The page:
Starting right away, small businesses with fewer than 25 employees will get tax credits to purchase insurance that can equal up to 35 percent of the cost of insuring their workers, according to the Kaiser Family Foundation, a nonprofit that focuses on health care policy.
But some fear that larger businesses that already offer health coverage could decide to drop their health plans and send their workers to buy coverage on their own with the help of government subsidies. Some critics of the reform plan say that shifts the burden of paying for coverage to taxpayers, and from lower-wage workers to higher-wage workers.
"If you work at McDonald's and make $8 an hour, you'll be OK because you'll have almost a full subsidy" to buy insurance, said Dr. Vince Viscomi, a local pulmonologist and past president of the Chattanooga and Hamilton County Medical Society. "But if you (are paid) more, you are penalized for it by having a smaller subsidy. And that hurts."
The reform plan provides federal subsidies for those earning 133 percent to 400 percent of the federal poverty level, meaning an estimated 150,852 people in Hamilton County -- or almost half the population of the county -- would be eligible for some level of government help in paying for their health care, according to estimates based on census data.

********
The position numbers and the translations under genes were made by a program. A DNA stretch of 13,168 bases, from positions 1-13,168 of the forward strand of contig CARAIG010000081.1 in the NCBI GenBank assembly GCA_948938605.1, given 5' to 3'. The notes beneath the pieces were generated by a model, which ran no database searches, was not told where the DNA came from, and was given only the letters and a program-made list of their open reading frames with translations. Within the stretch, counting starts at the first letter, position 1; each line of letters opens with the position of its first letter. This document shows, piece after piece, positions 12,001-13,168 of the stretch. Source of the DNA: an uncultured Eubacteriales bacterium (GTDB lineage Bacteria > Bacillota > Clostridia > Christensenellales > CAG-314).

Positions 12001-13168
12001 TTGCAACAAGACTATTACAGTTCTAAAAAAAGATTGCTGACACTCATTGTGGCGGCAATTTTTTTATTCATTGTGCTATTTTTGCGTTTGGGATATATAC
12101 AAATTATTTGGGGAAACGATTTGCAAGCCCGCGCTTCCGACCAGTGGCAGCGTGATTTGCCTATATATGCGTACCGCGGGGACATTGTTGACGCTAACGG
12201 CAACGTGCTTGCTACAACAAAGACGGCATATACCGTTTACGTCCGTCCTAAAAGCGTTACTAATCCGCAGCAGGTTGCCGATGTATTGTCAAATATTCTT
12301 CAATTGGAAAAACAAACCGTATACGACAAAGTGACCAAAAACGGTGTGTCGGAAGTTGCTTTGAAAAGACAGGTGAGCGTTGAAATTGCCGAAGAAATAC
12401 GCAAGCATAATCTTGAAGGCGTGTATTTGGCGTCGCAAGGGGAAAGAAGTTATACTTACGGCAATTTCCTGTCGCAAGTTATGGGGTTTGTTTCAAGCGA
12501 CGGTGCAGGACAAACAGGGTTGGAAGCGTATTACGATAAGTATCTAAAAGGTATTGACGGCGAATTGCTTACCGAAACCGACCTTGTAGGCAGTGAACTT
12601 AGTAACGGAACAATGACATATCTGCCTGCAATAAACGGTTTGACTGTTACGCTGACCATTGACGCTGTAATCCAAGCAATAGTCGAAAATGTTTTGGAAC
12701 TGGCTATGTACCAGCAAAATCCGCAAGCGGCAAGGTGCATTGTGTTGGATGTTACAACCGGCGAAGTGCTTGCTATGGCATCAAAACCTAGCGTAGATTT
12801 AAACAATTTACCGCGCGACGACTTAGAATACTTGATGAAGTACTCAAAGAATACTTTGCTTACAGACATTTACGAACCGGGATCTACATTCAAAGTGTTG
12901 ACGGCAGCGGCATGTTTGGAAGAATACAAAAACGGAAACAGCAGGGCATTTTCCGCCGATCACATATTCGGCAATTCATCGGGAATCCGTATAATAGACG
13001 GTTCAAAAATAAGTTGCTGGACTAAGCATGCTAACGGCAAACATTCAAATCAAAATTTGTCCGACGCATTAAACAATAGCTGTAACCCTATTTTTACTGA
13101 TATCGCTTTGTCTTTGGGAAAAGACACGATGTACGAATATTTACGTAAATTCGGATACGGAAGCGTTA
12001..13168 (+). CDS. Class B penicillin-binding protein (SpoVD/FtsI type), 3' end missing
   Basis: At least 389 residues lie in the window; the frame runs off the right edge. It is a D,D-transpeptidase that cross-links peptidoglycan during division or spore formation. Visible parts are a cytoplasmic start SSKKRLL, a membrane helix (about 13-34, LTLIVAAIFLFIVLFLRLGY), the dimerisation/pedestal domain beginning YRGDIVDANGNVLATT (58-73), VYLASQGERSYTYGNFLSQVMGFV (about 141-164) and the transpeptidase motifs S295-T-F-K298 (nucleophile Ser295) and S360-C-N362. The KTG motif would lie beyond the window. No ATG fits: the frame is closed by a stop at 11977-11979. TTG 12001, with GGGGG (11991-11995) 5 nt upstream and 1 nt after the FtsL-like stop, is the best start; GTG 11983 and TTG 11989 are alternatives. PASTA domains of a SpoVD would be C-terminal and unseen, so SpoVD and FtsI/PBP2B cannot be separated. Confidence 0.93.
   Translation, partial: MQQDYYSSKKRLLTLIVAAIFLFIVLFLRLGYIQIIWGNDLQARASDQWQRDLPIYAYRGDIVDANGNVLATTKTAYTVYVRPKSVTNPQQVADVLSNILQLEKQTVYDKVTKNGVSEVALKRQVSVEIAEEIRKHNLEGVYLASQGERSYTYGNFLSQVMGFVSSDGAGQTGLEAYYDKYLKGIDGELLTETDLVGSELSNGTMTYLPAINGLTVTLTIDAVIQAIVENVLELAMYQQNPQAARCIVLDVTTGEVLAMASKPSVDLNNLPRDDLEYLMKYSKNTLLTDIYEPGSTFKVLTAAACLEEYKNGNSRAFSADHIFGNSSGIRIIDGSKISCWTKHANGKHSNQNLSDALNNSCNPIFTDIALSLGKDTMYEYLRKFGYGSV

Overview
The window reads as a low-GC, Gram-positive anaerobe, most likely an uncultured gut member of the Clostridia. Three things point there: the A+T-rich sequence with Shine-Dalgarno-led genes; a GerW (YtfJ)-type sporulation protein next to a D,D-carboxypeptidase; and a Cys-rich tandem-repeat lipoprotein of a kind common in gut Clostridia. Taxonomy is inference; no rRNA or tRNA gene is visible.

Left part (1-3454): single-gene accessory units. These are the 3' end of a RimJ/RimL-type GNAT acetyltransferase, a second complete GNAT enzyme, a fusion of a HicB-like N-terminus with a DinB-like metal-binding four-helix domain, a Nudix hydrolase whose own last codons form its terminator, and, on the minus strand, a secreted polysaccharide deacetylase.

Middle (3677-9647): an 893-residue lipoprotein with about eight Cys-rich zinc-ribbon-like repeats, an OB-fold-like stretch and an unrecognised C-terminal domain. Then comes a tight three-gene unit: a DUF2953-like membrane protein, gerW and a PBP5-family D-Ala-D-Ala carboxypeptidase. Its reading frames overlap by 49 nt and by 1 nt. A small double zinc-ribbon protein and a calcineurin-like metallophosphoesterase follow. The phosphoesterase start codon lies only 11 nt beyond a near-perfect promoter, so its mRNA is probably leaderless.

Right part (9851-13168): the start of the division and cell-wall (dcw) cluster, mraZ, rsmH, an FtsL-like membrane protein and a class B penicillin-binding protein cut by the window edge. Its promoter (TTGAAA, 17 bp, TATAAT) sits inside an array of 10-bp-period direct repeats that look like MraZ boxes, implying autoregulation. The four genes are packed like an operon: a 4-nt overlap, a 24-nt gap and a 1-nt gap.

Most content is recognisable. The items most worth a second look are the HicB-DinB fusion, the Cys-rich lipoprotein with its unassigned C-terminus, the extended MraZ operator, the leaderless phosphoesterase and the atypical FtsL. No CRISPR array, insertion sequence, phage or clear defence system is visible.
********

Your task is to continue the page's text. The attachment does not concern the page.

For a family of four, 133 percent of the federal poverty level is $29,326 while 400 percent is $88,200.
The federal subsidies will be awarded to individuals on a sliding scale based on income, meaning those in higher income brackets would get less help in complying with the mandate to purchase insurance by 2014.
"We're afraid they're just going to change the demographics of the people who can't get insurance from the working poor to working middle-class," Dr. Viscomi said. "The people that won't have insurance, instead of being the people that make $25,000, will be the people that make $75,000, because they don't get much of a supplement (subsidy)."
Mr. Burgess at the HealthCare 21 Business Coalition admits some businesses might find it more cost-effective to pay the penalty and forgo insurance.
"It's still unknown whether or not the health care reform will stimulate more employers to carry insurance or do the reverse," he said.
However, Mr. Burgess said one shouldn't underestimate powerful market forces -- such as health benefits as an employee recruiting tool -- that could counterbalance any incentive for employers to drop health plans.